This archived article was written by: Jordan Sanders
In one’s life, there are few things that can be said to have changed one’s thinking or altered one’s life, and spring break is not often among the top of the list in most cases. However, I had the opportunity for two years in a row to be a part of the SUN Center-sponsored Spring Breakaway that helped me, and many others like me, to become more appreciative of what I have and what I have to give.
Both years I visited a place that most U.S. citizens will not have a chance to visit in their lifetimes, the sacred Navajo Mountain and the reservation that surrounds it. As a group, we helped the Navajos improve their living situations through giving them the access to water, electricity, plumbing and other necessities that many of us take for granted.
Last year as a group, we set up septic tanks, remodeled bathrooms, re-roofed houses, put in cellular towers and weatherized, caulked and painted houses. This year we worked on ramps for the disabled, put in water lines, water heaters and roofs to houses that were in dire need of repair. But truly, was it these simple acts of service that made the trip meaningful? Not to me. The most meaningful part of the whole experience was the chance that I had to better understand another culture and the richness that it contained, and to better appreciate my own culture and the many luxuries I enjoy.
Many on the reservation think of running water and electricity and plumbing as a luxury, not a necessity. I can’t even tell you the of the number of complaints by service-group members when the showers were either too hot or too cold. I found it incredible that until groups like ours and other selfless members of the Navajo community gave of our time and expertise, many of the citizens of the Navajo Nation haven’t even known the sensation of a shower head providing water to them.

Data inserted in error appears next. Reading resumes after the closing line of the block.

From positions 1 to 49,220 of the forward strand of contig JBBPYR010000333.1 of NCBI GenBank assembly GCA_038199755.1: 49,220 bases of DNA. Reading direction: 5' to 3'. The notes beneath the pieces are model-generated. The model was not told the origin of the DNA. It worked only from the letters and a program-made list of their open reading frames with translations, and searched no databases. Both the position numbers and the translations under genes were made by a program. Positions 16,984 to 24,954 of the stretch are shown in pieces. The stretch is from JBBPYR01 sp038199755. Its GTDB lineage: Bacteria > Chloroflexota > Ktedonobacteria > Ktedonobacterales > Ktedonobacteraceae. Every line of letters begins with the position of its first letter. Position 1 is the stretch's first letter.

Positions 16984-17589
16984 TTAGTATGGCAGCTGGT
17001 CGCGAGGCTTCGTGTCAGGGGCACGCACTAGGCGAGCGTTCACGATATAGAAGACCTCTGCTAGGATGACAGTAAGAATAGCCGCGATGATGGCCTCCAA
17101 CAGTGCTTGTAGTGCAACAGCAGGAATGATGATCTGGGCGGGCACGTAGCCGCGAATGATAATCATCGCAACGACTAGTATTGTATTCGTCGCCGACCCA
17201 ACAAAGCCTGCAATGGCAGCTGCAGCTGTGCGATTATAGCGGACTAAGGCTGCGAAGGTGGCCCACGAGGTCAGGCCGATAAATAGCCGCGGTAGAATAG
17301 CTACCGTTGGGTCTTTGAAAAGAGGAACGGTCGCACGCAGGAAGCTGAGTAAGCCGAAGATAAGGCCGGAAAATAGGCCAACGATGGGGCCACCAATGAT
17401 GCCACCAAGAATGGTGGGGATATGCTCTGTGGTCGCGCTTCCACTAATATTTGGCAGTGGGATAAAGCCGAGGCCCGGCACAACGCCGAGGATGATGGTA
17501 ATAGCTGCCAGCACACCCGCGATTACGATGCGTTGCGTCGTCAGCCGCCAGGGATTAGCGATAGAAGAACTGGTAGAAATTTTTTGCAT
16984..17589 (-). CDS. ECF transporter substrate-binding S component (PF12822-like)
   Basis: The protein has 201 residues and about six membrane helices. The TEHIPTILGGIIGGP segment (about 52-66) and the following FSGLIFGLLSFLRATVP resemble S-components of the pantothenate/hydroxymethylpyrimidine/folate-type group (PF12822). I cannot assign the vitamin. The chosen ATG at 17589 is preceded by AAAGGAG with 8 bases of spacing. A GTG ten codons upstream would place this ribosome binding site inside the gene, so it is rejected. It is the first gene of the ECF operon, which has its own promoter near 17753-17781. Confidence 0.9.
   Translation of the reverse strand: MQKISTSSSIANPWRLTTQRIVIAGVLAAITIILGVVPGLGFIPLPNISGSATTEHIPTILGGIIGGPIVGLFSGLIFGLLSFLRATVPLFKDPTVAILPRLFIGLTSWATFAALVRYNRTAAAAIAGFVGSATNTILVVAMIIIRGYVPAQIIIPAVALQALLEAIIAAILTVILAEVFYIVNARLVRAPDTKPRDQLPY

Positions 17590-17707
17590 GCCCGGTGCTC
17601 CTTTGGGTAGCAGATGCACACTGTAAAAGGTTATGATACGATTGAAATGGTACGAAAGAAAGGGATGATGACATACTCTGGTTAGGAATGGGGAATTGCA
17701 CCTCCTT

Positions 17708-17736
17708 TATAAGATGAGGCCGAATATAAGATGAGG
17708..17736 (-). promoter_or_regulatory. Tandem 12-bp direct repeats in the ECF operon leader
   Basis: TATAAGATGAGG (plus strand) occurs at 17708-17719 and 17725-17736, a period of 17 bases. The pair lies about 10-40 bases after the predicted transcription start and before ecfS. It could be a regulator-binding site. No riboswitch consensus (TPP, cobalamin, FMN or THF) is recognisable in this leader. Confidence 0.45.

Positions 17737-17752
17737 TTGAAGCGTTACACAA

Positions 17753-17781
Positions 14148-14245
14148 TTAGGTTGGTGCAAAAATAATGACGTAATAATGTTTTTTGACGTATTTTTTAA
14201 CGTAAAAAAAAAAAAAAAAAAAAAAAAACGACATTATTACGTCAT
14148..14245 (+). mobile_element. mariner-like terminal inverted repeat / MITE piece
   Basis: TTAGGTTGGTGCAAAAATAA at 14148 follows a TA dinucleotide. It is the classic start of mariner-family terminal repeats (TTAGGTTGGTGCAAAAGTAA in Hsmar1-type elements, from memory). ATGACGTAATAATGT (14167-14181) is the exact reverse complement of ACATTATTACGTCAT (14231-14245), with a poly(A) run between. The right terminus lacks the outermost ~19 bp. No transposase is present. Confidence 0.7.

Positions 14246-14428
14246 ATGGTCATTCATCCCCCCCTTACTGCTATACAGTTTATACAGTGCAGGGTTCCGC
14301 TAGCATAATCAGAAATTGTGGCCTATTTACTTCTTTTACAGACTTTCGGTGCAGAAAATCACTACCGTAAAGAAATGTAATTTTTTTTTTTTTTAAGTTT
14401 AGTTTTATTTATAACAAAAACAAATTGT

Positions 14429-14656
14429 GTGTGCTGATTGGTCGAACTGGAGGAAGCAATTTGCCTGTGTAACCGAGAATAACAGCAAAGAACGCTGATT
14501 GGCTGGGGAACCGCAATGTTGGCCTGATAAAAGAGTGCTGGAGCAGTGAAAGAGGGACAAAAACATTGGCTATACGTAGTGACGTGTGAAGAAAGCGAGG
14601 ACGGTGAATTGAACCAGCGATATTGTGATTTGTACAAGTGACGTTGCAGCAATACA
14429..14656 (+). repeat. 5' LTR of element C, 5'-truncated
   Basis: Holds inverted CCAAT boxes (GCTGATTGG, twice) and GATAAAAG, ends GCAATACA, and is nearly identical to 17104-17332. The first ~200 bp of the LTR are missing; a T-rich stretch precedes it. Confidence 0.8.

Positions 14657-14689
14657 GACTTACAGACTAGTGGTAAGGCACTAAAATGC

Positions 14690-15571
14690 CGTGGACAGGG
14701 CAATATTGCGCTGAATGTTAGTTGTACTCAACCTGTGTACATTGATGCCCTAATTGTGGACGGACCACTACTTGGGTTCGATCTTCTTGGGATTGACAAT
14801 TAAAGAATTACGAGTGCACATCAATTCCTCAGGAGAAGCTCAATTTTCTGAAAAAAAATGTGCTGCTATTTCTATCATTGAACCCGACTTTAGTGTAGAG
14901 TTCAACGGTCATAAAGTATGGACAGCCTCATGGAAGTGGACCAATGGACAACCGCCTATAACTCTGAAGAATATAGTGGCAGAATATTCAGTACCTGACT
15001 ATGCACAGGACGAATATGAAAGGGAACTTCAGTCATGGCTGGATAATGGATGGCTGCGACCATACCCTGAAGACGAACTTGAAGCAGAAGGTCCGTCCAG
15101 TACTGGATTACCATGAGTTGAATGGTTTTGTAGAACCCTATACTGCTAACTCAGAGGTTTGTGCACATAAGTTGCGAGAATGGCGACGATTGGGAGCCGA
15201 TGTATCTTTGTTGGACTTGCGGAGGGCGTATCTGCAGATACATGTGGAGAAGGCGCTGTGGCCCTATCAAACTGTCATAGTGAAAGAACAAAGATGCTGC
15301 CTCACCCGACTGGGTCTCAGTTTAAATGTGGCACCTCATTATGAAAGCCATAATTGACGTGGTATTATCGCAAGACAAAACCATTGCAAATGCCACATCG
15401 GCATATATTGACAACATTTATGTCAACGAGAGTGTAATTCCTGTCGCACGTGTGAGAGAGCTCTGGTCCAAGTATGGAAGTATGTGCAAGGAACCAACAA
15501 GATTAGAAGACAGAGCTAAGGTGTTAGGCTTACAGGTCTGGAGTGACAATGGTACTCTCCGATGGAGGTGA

Hank, a member of the Navajo tribe, who supervises volunteer groups, told us how he was raised in a hogan with dirt floors and nothing but a stove and some pots and pans to his name. He lived off the mutton he raised in the fields, off the land and was never exposed to electricity, plumbing and technology. One fateful day, some memebers of the LDS church gave him the opportunity to gain an education in California. That experience changed his life. He went from red rock, sand and cedar trees to sky scrapers, cement and street lights in the course of 24 hours.
With the education that he acquired, he set out to improve the lives of the citizens of the Navajo Nation and show them the incredible liberties and luxuries he had discovered in California. He has hosted service group after service group and helped thousands of Navajo people enjoy the miracle of plumbing and electricity; improving their lives, one family at a time. But the amazing aspect to me, is that among all of the education and “White Man” ways, he never let go of his Navajo beliefs. He still holds onto the sacred bond of family and the idea that perfection is impossible, but it is important to improve oneself every day. Those are some of the core beliefs of their people, and what incredible people they are. They are humble, happy and family oriented and I learned much from their example.
My time on the reservation also opened my eyes to the many wonderful things that I have and the wonder of the situation in which I have been raised. I have been lucky enough to live with indoor plumbing, electricity, education, technology, entertainment, all of these luxuries and blessings and am glad that I have the chance to make the best use of them possible. It is incredible that an education is open to me if I work for it and do my best. It is amazing that I have the means to write this article and have it published for others to read.
Millions of people in this world are not so fortunate and shame on those of us who do not take full advantage of the amazing things that we possess. May we take a moment and realize those things which we have been fortunate enough to have. May we use the resources that we have to make a better life for ourselves, and most importantly, may we use the talents and resources that we have to improve the lives of others so that they can do the same for generations to come.